We’re not sure why we bypassed this park on our many other trips to the Four Corners area. It’s probably why other people skip it, too. Getting to Canyonlands requires more determination. It’s about 35 miles off of the main highway. There’s no cute little town near the entrance to pick up a latte or browse the local art scene. And it’s a far more rugged landscape. To really appreciate the beauty of Canyonlands, you’ve got to get out into it. For the most part, that means some serious hiking.
The Needles District
Canyonlands is divided into several distinct areas with entrances that are many miles apart. We chose the Needles District, which is only 75 miles from Moab, but light years away in terms of amenities. There is no cell phone coverage, and the only place for necessities is a few miles from the entrance to Canyonlands. The Needles Outpost is a tiny roughhewn store with shelves of Vienna sausage and Hormel chili, a cooler of Bud Light, a cranky storekeeper, and gas for $6.50 a gallon. Fortunately, we arrived well stocked with gas, food, beer, and wine.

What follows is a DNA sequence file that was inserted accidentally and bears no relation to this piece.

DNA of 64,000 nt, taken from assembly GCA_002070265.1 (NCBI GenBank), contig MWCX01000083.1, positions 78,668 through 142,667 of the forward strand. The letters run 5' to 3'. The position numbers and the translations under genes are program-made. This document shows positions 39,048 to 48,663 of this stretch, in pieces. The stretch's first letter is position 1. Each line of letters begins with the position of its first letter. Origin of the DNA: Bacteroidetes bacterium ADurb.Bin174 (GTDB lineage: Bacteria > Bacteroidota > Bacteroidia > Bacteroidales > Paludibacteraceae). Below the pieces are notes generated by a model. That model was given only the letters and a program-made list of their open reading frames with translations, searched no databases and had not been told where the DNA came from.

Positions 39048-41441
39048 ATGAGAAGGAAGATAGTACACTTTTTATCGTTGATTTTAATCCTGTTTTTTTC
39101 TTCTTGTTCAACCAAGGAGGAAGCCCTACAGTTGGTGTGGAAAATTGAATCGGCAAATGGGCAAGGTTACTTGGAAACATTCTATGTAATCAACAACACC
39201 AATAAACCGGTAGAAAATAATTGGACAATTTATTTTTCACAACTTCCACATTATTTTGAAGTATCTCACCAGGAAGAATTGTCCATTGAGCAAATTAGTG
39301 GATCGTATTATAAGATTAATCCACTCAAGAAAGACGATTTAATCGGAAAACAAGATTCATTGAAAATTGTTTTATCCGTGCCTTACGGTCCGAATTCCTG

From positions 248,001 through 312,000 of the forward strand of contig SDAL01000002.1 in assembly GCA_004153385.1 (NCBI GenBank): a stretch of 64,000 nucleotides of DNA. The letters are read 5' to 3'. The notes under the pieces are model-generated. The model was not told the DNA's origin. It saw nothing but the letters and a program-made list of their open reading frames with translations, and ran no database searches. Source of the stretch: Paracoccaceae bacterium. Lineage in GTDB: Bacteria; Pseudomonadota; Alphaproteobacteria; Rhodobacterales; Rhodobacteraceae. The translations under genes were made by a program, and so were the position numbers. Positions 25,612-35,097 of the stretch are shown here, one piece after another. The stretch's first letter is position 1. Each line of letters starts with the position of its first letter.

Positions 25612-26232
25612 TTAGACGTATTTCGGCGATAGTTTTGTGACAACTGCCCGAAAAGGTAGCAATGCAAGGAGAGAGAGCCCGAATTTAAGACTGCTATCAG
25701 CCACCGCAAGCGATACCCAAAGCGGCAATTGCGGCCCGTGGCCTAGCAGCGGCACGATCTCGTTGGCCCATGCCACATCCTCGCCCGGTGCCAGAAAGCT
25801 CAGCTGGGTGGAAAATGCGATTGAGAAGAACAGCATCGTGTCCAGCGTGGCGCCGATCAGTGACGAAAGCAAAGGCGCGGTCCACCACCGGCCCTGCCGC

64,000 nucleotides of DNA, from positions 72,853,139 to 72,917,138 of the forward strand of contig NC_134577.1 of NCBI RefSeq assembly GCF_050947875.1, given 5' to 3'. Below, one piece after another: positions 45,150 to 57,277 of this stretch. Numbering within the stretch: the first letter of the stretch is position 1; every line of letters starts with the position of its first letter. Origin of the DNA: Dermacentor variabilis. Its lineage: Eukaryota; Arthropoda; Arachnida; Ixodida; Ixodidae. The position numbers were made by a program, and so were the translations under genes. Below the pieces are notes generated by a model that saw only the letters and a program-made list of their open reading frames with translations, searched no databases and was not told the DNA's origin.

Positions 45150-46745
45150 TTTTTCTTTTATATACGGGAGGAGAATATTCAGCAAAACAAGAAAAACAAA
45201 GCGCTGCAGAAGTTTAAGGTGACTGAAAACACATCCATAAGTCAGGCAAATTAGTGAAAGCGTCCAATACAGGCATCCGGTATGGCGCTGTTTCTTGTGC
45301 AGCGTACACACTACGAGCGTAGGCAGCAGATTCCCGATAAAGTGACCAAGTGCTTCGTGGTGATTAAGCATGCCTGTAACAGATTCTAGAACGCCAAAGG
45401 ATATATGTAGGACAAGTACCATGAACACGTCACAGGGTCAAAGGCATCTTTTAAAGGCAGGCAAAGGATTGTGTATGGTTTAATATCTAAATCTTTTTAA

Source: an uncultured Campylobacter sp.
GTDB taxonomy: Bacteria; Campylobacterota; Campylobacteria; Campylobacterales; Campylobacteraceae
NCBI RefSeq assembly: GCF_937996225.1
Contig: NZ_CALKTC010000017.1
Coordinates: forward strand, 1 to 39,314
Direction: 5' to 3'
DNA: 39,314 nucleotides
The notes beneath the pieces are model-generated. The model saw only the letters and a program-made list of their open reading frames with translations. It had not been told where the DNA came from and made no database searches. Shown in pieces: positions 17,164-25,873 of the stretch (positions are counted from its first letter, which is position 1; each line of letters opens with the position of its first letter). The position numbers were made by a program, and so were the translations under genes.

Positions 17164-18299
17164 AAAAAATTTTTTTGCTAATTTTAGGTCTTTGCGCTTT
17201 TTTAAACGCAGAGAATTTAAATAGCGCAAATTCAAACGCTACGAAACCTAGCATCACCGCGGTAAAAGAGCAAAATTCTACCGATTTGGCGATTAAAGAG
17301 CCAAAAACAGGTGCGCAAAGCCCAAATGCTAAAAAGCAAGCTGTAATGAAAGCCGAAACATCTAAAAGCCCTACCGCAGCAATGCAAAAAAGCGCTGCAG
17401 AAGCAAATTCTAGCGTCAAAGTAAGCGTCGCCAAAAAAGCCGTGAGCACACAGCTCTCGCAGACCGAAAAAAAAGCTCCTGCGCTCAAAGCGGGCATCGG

The Needles is a wonderland of deep orange and white-banded pinnacles that tower above deep canyons, arches, and odd rock formations that look like giant mushrooms. This was home to the Ancestral Puebloans, who began living here almost two thousand years ago. They disappeared around 1200 A.D.and left behind granaries, rock art, and other remnants of their civilization.
Finding A Campsite
Despite the fact that it’s the least visited park in Utah, we were advised to arrive early if we wanted to camp within the park. We got there by 10:30 in the morning. That was just early enough to secure a beautiful, spacious, private site. Although our trailer was in the full sun, we had an enormous boulder and several junipers that provided shady respite throughout the day.
We spent our first morning relaxing at camp. In late afternoon, we explored three short and easy trails: Roadside Ruin, which leads to an ancestral Puebloan granary; Cave Spring, with prehistoric pictographs; and the Slickrock Trail, a beautiful 2 ½ mile hike over slickrock with expansive canyon views of the distant pinnacles.
It’s a beautiful, peaceful place. We’re glad we finally came here.